Violinist, Chris Elcombe
With thanks to Miranda Hinkley
Sound design, Eloise Whitmore
BA, Lucy Duffield
Executive producer, Joby Waldman
A Somethin’ Else production for BBC Radio 3.

A big thanks to Brazilliant for pointing me in this direction, I would have missed it.

For anyone following WWI centennial timeline, this is an important and gruelling inclusion.

The Private Journals of Edvard Munch: We Are Flames Which Pour Out of the Earth by Edvard Munch

Recommended for: Don, Laura, Susanna, Fionnuala
Read on May 29, 2014

Watch the Full Film (3:32:03)

La Belle Epoch Norwegian style.

From wiki: Hans Henrik Jæger (2 September 1854, Drammen, Norway – 8 February 1910, Oslo) was a Norwegian writer, philosopher and anarchist political activist who was part of the Oslo (then Kristiania) based bohemian group Kristianiabohêmen. He was prosecuted for his book Fra Kristiania-bohêmen and convicted to 60 days’ imprisonment in a supreme court ruling in 1886. He and other bohemians tried to live by the nine commandments Jæger had formulated in the Fra Kristiania-bohêmen.

The following year, he was forced to flee Norway. He had been sentenced to 150 more days in prison after the Norwegian government learned that he had sent 300 copies of Fra Kristiania-bohêmen to Sweden under the auspices of a volume of Christmas stories. He was a friend of Edvard Munch, and was the subject of one of Munch’s paintings.

And so to Paris…

And now Berlin, where he meets up with August Strindberg

Dagny Juel-Przybyszewska (8 June 1867 – 5 June 1901) was a Norwegian writer, famous for her liaisons with various prominent artists, and for the dramatic circumstances of her death. She was the model for some of Edvard Munch’s paintings. She had relationships with Munch and briefly with August Strindberg. In 1893, she married the Polish writer Stanisław Przybyszewski. Together they had two children. She was shot by a young lover in a hotel room in Tbilisi in 1901, three days before her thirty-fourth birthday. See also The Legs of Izolda Morgan

How I feel for you, Munch, what with your poor health and existential angst.

The Book of Strange New Things by Michel Faber

bookshelves: published-2014, net-galley, e-book, spring-2014, sci-fi, religion, christian, little-green-men, epistolatory-diary-blog, environmental-issues

Read from May 02 to 15, 2014


Crown Publishing. Hogarth,

Description: A monumental, genre-defying novel over ten years in the making, from the internationally bestselling author of The Crimson Petal and the White. The Book of Strange New Things tells the story of Peter Leigh, a devoted man of faith called to the mission of a lifetime, one that takes him literally light years away from his wife, Bea. Peter becomes immersed in the mysteries of an astonishing new environment and the ego-gratifying work of ministering to a native population hungry for the Bible–this “book of strange new things.” But he soon begins to receive increasingly desperate letters from home. North Korea is devastated by a typhoon; the Maldives are wiped out by a tsunami; England endures an earthquake, and Bea’s faith, once the guiding light of their lives, begins to falter.
A separation measured in galaxies, and defined both by one newly discovered world and another in a state of collapse, is threatened by an ever-widening gulf that is much less quantifiable. Peter’s and Bea’s trials lay bare a profound meditation on faith, love tested beyond endurance, and the responsibility we have to others.

Opening:

‘I was going to say something’, he said.
‘So say it’, she said.
He was quiet, keeping his eyes on the road. In the darkness of the city’s outskirts, there was nothing to see except the tail-lights of other cars in the distance, the endless unfurling roll of tarmac, the giant utilitarian fixtures of the motorway.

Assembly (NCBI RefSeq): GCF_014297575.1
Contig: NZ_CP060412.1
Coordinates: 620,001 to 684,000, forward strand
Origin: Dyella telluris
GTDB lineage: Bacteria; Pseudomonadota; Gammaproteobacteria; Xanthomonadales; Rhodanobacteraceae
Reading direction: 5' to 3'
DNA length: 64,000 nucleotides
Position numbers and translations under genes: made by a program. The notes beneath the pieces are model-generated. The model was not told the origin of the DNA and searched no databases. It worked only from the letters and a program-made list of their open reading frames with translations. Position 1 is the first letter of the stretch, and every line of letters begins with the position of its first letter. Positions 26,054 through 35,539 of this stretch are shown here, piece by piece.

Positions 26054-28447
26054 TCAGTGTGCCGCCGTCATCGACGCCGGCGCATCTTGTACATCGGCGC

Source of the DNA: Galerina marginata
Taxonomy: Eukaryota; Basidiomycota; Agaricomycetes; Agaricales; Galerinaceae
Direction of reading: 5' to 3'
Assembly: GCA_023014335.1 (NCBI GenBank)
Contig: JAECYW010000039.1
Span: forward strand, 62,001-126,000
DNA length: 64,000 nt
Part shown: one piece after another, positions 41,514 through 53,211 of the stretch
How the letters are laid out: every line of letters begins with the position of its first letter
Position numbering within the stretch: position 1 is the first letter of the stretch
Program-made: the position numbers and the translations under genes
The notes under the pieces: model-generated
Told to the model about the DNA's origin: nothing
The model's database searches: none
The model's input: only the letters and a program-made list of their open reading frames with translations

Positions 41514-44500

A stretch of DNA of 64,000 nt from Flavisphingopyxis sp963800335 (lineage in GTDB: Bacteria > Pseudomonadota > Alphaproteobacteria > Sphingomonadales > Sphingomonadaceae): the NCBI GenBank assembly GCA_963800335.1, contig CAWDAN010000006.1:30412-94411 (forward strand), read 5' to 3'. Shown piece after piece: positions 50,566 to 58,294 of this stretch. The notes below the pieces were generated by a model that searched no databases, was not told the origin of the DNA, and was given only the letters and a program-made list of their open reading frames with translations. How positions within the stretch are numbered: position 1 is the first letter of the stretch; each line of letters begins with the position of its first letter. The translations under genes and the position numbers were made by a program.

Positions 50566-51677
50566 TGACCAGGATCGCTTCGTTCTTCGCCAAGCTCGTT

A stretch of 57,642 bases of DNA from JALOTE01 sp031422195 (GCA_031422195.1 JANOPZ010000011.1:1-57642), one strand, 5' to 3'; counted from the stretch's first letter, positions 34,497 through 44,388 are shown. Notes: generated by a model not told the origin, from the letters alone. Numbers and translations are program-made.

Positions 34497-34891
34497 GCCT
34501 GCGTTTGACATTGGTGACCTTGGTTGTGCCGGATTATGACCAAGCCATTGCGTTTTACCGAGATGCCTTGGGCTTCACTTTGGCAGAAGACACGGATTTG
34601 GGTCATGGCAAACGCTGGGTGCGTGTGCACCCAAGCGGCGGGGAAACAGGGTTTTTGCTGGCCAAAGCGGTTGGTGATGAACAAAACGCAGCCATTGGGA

According to the advance blurb from Chicago Tribune this is ‘deliciously dirty’ so I’d better put on my splash mask.

When Peter signed up as inter-galactic missionary it was the kiss of death to planet Earth, or that is how Beatrice construed it.

The dual storyline is reconciled by letters of disintegrating communication between Bea and Peter, she dealing with climate change issues on earth, and he ministering to the indiginous population.

And hovering in the background is the disappearence of two men from the base, Kurtzberg and Tartaglione:

‘They didn’t vanish overnight. It was kinda gradual. They would come back to base less and less often. They became…distant. Didn’t want to stick around.’

For most of The Book of Strange New Things it felt like HEART OF DARKNESS IN SPAAAAACE, not least because one of the missing men was called Kurtzberg.

I don’t know which book that Chicago Tribune bod read; it couldn’t have been this one as this proved to be tame on all levels.

Crossposted:
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Désirée by Annemarie Selinko

bookshelves: hardback, one-penny-wonder, paper-read, published-1953, spring-2014, tbr-busting-2014, sweden, napoleonic, france, revolution, epistolatory-diary-blog

Read from February 22 to March 10, 2014

 

Translated by Arnold Bender and E W Dickes. Bender and Dickes, eh?

My edition was published by the Reprint Society Ltd., by arrangement with William Heinemann Ltd. 1954.

The pages are tissue thin and the print is super small; the dust jacket is in good nick considering it is two years older than I am. Page count of my edition is 510.

TO THE MEMORY OF MY SISTER
LISOLETTE
HER JOYOUS SPIRIT
HER GREATNESS OF HEART

Opening: PART I
THE DAUGHTER OF A SILK MERCHANT OF MARSEILLES

MARSEILLES, at the beginning of Germinal, Year II (the end of March 1794 by Mama’s old-fashioned reckoning.)

I think a woman can get her way better with a man if she has a well-rounded figure. So I’ve decided to stuff four handkerchiefs into the front of my dress tomorrow; then I shall look really grown up. Actually I am grown up already, but nobody knows that, and I don’t altogether look it.

From the frontispiece by Nancy Mitford:

In 1823 Désirée went to Sweden for good and was crowned queen, though always keeping in the background of public life.

It took perserverance to get through the diary of a fourteen year old yet Selinko did a good job of character progression and we wound up with a sensible woman. Needless to say I found the Swedish connection very interesting. Whilst I could not recommend this to anyone, it was good to get it off the TBR Mountain.